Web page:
Ray Jones

Care costs: short-changed on Dilnot

Capping long-term care costs at £75,000 betrays the spirit and the letter of the Dilnot proposals. Only a handful of older people stand to gain Read more

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No seasonal cheer for councils

Despite Eric Pickles’ claim that today’s Local Government Settlement was a ‘bargain’, there was little to celebrate for vulnerable communities. Councils need to start telling the truth about what it will mean on the ground  Read more

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Social care: it’s a jungle out there

The big beasts of politics have once again ducked the crucial issues around funding in today’s social care white paper Read more

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Social care inspectors have lost respect

A series of scandals have exposed a lack of understanding of social care in the ranks of both Ofsted and the Care Quality Commission. The watchdogs need to learn from the wisdom of those delivering the service Read more

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Southern Cross wake-up call

The Southern Cross affair shows that it is not sensible to expose to untrammelled market forces crucial and very personal services such as the care of older people.  Read more

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Law review lacks vision, by Ray Jones

The Poor Law may seem a long way away. It was abolished by the 1948 National Assistance Act amidst the deluge of legislation that set up the welfare state. In the 60 years that have passed there has been a continuing trickle of further legislation, statutory regulation and case law. This has kept lawyers in business but has left disabled and older people and those who seek to assist them uncertain and confused. Read more...

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The cuts: communities are the real victims, by Ray Jones

The Coalition against the Cuts march in London at the weekend got hijacked. I am not thinking here about the limited and intermittent damage by a small number of very excited, largely young people who were having a pre-planned adrenalin rush. I am talking about the many on the march like me we were demonstrating not so much against job cuts – but against the culling of crucial services which assist and protect those who are neglected and often marginalised in our communities. Read more...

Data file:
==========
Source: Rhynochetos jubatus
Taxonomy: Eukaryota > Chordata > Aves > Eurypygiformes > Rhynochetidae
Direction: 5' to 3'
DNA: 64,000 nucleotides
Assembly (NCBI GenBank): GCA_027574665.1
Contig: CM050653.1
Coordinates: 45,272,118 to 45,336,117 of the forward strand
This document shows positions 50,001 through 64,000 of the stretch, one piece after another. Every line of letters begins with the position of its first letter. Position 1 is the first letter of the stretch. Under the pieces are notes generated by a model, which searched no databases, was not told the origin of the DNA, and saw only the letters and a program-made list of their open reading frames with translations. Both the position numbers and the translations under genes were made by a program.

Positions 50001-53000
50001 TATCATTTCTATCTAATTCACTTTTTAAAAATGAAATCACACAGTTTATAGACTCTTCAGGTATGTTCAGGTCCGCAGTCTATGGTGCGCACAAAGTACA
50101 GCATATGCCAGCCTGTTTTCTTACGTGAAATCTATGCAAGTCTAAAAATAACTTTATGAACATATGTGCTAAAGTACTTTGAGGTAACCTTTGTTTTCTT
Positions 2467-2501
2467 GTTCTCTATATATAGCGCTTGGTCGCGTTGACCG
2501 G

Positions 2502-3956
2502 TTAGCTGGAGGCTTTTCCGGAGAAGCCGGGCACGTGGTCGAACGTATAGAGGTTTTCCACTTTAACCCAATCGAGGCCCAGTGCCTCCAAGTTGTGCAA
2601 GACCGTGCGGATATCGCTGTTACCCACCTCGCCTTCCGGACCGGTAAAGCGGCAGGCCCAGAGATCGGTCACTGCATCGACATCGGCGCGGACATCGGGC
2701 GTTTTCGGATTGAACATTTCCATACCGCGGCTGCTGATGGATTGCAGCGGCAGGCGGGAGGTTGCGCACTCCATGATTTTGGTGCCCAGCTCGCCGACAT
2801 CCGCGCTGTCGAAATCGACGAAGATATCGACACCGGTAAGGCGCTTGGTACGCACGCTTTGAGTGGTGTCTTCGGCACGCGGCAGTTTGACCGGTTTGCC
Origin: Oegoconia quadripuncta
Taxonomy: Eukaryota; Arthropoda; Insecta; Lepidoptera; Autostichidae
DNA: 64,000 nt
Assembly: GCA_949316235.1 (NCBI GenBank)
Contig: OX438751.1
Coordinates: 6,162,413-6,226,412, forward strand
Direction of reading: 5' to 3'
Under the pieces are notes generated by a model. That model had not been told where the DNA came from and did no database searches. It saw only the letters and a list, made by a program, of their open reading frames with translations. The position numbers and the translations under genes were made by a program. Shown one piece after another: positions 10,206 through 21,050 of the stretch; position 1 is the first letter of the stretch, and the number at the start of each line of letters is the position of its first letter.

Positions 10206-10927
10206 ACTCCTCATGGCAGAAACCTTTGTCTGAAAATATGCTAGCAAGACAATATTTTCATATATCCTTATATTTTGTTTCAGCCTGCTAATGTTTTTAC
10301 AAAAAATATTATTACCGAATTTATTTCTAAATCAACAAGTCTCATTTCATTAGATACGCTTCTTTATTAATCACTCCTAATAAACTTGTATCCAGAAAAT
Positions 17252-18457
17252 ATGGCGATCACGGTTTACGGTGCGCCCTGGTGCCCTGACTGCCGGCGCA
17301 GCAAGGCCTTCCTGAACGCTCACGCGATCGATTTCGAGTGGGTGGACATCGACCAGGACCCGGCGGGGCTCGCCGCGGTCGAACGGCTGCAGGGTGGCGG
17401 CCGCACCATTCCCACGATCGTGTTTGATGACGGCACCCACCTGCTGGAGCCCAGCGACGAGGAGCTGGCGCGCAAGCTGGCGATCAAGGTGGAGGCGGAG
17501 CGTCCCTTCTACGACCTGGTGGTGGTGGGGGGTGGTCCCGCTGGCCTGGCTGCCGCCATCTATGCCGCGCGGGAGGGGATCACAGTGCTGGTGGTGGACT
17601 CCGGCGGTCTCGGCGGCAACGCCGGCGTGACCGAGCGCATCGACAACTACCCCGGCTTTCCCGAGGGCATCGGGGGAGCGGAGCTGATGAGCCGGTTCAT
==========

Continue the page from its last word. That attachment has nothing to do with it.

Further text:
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What not to cut, by Ray Jones

This is not an easy time for local councillors.  As has happened before, the government is passing to local authorities the pain of deciding where cuts should be made, and closing off the escape route of allowing them the alternative of raising more income through local taxation. It is all the more galling when government ministers trumpet localism, which at this time largely means devolving responsibility without opportunity. Read more...

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Budget for the few, not the many, by Ray Jones

Tough times ahead, but it is going to be toughest for those who rely on crucial public services for their safety and for their quality of life. In many respects this is all of us, but this is most of all a sharp-end issue for families in difficulty, children who need care and protection, and for disabled adults and older people where public services and state funding are crucial to their support and assistance. Read more...

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Care green paper: just fine words? By Ray Jones

As a social services director for 14 years until 2006, I carry the scars and bruises. Some were self-inflicted, because of the personal pain I felt from having to increasingly ration services to disabled and older people. To keep within budget, we had to use waiting lists; rising risk thresholds; frequent reviews of the levels of care people were receiving; and redefined criteria about who were entitled to help. Read more...

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